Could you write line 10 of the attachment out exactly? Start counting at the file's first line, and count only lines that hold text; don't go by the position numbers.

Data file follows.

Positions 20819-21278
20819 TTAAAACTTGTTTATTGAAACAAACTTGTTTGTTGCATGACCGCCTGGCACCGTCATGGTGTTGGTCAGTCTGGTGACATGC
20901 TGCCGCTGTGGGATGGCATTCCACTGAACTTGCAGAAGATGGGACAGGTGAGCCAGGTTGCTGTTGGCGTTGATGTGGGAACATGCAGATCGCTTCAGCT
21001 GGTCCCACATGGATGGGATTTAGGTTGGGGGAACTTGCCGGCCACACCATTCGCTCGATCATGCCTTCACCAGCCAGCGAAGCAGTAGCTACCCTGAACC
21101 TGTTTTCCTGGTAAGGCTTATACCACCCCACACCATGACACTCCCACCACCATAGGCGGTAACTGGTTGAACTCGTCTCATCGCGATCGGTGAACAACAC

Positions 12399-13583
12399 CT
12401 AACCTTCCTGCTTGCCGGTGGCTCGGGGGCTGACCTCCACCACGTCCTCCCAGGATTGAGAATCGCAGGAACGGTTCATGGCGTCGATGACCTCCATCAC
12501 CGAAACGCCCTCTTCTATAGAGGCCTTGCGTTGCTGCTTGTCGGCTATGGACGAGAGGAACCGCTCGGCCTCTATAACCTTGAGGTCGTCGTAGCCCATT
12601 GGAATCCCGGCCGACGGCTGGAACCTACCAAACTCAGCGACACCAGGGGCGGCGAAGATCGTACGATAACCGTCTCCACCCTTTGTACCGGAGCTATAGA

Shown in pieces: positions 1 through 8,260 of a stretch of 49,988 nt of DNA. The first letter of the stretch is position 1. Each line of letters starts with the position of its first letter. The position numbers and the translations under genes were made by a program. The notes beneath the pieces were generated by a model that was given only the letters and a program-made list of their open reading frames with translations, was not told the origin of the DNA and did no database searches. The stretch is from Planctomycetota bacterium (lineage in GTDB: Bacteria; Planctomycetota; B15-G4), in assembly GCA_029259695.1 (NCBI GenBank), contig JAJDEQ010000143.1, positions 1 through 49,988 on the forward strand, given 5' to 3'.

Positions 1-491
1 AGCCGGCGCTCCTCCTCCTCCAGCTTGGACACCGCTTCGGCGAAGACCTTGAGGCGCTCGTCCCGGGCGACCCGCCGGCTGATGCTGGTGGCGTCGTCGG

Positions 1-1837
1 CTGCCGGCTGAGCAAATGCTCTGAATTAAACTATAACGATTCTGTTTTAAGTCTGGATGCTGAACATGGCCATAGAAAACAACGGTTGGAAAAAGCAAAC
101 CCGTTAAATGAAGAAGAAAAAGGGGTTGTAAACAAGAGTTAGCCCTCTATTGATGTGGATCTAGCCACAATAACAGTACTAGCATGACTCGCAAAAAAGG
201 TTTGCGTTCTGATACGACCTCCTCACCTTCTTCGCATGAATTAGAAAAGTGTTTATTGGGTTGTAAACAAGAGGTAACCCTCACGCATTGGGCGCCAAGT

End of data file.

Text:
12601 GGAATCCCGGCCGACGGCTGGAACCTACCAAACTCAGCGACACCAGGGGCGGCGAAGATCGTACGATAACCGTCTCCACCCTTTGTACCGGAGCTATAGA